It is not clear whether a fund supporting economic development across Vancouver Island will continue or start winding down this year.
Minister of Jobs, Economic Development and Innovation Brenda Bailey said Tuesday the province is currently in talks with the chief executive officer of Island Coastal Economic Trust about its future.
“We’re continuing to have discussions with the new CEO to explore funding options for ICET,” Bailey said. “We’ll have more to announce in future days.”
She gave this answer as part of a back-and-forth during Tuesday’s Question Period in the legislature with BC Green MLA Adam Olsen representing Saanich-North and the Islands.
Launched by the previous BC Liberal government in 2006, ICET supports economic diversification and growth on Vancouver Island (minus Greater Victoria municipalities but some parts of the Capital Regional District including southern Gulf Islands) and coastal regions opposite eastern Vancouver Island (minus Lower Mainland).
According to the 2021-22 annual report, communities have directly attracted more than $300 million in new investment to their projects by leveraging $55 million in ICET funding since its inception.
Half a million British Columbians, including many First Nation communities, live within ICET’s coverage area and its future has been up in the air.
ICET’s chief executive officer Brodie Guy and board chair Aaron Stone, who recently won re-election as Ladysmith’s mayor, have called on the province to renew the fund this year.
“Renewal of (ICET) is imperative for us in 2022/23,” they wrote in ICET’s annual report for 2021-22. “Without new investment this year, the board of directors must initiate dissolution of the Trust in 2023/24 — closing the doors on the only trust financing economic development across our vast region serving more than 500,000 British Columbians and Indigenous people.”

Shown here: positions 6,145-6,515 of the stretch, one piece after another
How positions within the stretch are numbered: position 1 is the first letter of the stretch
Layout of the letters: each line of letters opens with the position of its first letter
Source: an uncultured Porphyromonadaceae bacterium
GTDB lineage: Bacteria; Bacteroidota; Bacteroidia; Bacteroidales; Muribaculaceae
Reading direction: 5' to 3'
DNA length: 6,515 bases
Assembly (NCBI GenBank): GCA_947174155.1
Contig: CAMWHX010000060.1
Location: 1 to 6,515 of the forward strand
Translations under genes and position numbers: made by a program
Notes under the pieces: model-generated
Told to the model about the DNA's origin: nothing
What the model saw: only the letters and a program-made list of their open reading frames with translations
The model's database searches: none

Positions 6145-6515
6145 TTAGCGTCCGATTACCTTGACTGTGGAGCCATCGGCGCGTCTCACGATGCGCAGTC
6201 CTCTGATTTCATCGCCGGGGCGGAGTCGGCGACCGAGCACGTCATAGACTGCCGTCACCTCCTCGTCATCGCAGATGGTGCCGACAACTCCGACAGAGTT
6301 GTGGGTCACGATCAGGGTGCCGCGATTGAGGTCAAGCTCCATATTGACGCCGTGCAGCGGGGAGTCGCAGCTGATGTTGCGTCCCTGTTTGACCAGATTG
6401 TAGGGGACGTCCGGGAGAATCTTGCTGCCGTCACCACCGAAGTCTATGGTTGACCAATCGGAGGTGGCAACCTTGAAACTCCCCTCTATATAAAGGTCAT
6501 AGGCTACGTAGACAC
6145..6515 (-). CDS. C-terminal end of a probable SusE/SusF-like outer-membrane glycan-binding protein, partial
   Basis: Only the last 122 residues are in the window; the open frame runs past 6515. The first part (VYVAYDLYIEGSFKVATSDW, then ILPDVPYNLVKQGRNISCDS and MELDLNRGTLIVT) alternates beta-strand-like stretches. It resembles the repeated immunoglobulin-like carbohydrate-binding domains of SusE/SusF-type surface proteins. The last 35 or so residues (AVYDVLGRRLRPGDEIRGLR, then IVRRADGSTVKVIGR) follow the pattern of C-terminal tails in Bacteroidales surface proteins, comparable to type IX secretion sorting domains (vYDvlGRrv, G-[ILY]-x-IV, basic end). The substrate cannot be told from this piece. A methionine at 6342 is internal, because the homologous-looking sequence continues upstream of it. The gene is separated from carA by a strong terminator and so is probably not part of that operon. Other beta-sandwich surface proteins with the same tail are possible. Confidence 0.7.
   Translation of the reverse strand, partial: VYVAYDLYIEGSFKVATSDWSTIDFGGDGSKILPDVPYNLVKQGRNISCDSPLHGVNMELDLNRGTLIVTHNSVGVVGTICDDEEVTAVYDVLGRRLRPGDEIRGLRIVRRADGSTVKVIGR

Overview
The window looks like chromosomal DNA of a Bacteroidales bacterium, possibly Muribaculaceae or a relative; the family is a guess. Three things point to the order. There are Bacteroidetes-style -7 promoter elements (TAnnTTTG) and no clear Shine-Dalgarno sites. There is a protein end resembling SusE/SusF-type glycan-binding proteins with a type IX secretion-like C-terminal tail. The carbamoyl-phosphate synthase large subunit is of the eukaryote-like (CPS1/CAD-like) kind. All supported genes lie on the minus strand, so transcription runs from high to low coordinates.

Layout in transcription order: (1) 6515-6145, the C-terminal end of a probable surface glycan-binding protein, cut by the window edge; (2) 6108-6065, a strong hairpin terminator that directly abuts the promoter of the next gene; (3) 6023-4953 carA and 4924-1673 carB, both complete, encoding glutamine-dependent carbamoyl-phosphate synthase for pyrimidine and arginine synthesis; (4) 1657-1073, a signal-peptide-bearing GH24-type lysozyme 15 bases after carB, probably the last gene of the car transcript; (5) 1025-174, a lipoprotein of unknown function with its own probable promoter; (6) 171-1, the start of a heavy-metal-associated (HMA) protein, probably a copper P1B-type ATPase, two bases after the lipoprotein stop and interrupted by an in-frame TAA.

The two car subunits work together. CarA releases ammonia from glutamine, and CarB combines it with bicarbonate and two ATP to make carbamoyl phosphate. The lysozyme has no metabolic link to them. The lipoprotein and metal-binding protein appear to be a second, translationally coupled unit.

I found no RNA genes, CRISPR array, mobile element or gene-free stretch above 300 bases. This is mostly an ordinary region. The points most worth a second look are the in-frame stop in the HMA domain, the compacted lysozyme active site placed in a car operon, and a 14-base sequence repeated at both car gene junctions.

Olsen reminded the government of this uncertainty.
“Our local government colleagues rely on these funds to be able to fund local projects,” he said.
Resilient communities require reliability in government funding, he added. “They need to know how they’re going to be able to plan,” Olsen said. “Unfortunately, according to the act, ICET is about to have to shutter their doors because their funding is coming to an end.”
Olsen added that 28 communities including Courtney, Nanaimo, Port Alberni and Powell River have also asked about the future of the fund.
“I look to my colleagues on the (government) side who represent these communities and wonder out loud how it is that we even got to this sort of brinkmanship situation,” Olsen added.
Bailey, who described herself as an “Island girl,” said these communities “matter deeply” to her and government. Communities in ICET’s region are also able to apply for funding through the government’s new Rural Economic Diversification and Infrastructure Program to drive economic diversification.
“The first intake just closed, and we’re very excited about the quality of the applications that have come in,” Bailey said. “We’ve got more work to do. The focus on local communities continues, and it’s incredibly important to us.”
After coming to power in 2017, New Democrats have invested about $13.3 million into the fund. “This funding has supported the trust to hire business advisers, to help diversify local economies through the pandemic and to help mitigate changes in the forestry sector,” Bailey said.
Black Press Media has reached to Bailey’s ministry and Stone for additional comment.
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